Hello. In this episode of Vorpal Sounds, we’ll have a go at making some incidental sounds. My definition isn’t probably very accurate but the idea of an incidental sound for me is something that’s not really musical but still supports the track’s structure by adding a little bit of freeform texture or ambience. I’m fascinated by these type of sounds but being overly analytical, I usually struggle to just pull some random samples into a song. So this sort of process is something that can sometimes yield cool results for that purpose.
Right, let’s get started now. The sample here is a little snippet from a movie. It’s short but has a nice mix of atmospherics and foley.
Hello. This week, I have a little shorter single step walkthrough. Last time I had this simple concept where I added random movement to a basic sound, chop it up and use the good bits. This time it’s the same thing with a little twist: Instead of adding it randomly, I’m picking a sound that already has lots of movement and using that to produce various samples that can be used together; in this case a percussion kit. Well, almost.
Here’s the sound we’re using this week. Some sample I’ve taken randomly from an old record.
Sometime ago I’ve made trailer and cutscenes music for this great point & click adventure game “Mirrored” and it’s up on Steam Greenlight now. If you wanna check it out and help us by voting (You need to have purchased something on Steam previously to be able to vote.) it’s here:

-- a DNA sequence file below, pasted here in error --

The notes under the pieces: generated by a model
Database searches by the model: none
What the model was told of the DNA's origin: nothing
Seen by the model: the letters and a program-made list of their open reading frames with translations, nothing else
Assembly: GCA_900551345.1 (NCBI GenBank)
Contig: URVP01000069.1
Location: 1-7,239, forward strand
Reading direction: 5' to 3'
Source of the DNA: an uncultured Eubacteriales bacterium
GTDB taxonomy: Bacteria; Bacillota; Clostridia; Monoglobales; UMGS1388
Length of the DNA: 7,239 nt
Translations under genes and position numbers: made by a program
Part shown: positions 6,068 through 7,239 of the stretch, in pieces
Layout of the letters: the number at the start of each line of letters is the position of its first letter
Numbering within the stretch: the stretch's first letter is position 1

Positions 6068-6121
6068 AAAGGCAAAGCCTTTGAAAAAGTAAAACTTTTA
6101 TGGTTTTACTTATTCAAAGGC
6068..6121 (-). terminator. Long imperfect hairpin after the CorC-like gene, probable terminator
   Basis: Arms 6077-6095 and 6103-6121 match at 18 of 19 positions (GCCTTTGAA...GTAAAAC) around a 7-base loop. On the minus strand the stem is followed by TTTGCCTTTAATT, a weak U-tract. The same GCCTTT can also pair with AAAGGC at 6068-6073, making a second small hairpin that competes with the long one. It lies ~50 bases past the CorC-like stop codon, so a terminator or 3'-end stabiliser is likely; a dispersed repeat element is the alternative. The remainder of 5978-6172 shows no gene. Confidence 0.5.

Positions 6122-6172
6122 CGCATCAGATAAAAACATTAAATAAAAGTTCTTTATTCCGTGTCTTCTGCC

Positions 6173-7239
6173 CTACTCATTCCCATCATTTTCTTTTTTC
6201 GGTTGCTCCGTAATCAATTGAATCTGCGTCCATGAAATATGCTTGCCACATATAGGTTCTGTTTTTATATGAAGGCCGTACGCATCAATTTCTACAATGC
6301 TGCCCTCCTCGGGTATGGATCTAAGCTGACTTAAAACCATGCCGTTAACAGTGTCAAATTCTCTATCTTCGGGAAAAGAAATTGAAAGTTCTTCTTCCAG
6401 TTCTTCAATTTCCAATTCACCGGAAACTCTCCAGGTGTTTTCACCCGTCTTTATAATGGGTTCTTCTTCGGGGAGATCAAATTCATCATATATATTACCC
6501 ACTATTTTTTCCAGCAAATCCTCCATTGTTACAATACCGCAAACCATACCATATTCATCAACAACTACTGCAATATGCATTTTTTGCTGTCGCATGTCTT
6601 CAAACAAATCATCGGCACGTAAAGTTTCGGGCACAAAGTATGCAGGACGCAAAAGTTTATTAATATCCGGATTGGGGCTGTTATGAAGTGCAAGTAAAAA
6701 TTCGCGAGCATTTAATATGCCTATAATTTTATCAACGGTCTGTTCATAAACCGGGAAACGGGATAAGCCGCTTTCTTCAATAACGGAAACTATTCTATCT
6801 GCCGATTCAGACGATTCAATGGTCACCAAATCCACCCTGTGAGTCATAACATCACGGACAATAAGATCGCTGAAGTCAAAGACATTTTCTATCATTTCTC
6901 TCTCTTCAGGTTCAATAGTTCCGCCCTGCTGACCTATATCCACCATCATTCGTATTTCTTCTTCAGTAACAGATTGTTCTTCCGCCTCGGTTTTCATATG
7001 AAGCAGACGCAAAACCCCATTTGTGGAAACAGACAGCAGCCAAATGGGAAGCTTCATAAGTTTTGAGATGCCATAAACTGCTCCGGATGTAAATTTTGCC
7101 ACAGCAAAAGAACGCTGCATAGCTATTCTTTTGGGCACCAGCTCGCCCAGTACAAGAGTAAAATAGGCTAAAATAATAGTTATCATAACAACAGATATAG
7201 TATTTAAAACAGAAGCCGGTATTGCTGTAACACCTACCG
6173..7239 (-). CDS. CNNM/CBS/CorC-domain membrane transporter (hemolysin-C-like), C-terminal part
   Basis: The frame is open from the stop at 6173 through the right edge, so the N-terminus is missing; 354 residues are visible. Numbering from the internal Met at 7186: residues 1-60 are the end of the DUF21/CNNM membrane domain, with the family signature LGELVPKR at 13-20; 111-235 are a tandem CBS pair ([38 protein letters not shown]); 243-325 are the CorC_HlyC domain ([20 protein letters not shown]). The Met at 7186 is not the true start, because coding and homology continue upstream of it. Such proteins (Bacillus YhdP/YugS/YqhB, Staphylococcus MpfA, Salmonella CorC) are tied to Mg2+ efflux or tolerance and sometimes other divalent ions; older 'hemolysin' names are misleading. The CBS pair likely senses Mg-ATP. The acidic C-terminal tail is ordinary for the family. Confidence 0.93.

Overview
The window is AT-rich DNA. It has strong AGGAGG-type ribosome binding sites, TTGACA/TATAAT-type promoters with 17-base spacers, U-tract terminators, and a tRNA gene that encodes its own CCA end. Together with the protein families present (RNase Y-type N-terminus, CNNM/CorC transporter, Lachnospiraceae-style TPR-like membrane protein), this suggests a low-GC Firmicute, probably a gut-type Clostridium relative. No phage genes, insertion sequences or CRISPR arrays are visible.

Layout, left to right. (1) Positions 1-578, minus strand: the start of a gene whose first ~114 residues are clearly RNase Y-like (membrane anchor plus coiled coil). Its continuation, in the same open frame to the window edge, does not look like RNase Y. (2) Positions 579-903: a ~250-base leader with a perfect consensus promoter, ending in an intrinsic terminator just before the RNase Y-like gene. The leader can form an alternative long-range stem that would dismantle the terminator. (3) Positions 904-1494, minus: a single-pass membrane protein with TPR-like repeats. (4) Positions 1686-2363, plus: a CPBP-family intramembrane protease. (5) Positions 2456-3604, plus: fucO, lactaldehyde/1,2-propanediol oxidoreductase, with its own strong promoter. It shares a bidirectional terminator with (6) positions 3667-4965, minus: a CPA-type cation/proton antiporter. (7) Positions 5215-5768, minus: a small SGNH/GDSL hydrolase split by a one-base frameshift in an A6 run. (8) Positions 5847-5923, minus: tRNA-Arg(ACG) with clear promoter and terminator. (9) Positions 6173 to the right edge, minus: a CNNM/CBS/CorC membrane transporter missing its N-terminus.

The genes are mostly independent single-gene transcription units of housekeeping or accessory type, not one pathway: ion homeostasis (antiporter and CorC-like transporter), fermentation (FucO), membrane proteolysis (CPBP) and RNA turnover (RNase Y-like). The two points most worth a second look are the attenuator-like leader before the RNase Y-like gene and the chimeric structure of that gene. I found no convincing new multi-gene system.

Hi. I’m back with another tutorial. I’ve been making quite atmospheric sounds for the first three episodes so I wanted to mix things up a little in this 4th part.
So let’s get down to it. This time we’ll be using a snare drum sample. Nice and simple:
One of my all time favourite sound creation technique has to be making lengthy random sounds and picking the good moments by chopping them up. The great thing about this approach is, using long-term random movements can yield a lot of happy accident moments that you can’t usually produce otherwise. For me, it’s been an endless source material for a huge variety of sounds. (Basses, atmospherics, hits, fx etc.)
Hi. I’ve been a little busy with some construction work in the studio lately but being almost done with it, I figured I could make a new post.
I have been abusing “fastconv” in the last 2 posts so I wanted to change things up using “vocode” under the category “formants” this time. Now I’m not very well acquainted with the technical details of the CDP process as usual but vocoding is traditionally used for talking synth-like effects (Kraftwerk, Daft Punk, etc.) Nowadays they seem to make a comeback to process and mangle all sorts of different sounds and get unexpected timbres.
So I was hoping to go for that kind of effect. My 1st sound was a random field recording I’ve done with my Zoom H4n. I don’t exactly remember what the object was but it’s basically a random metallic hit. I believe I’ve transposed it down 6 semitones beforehand.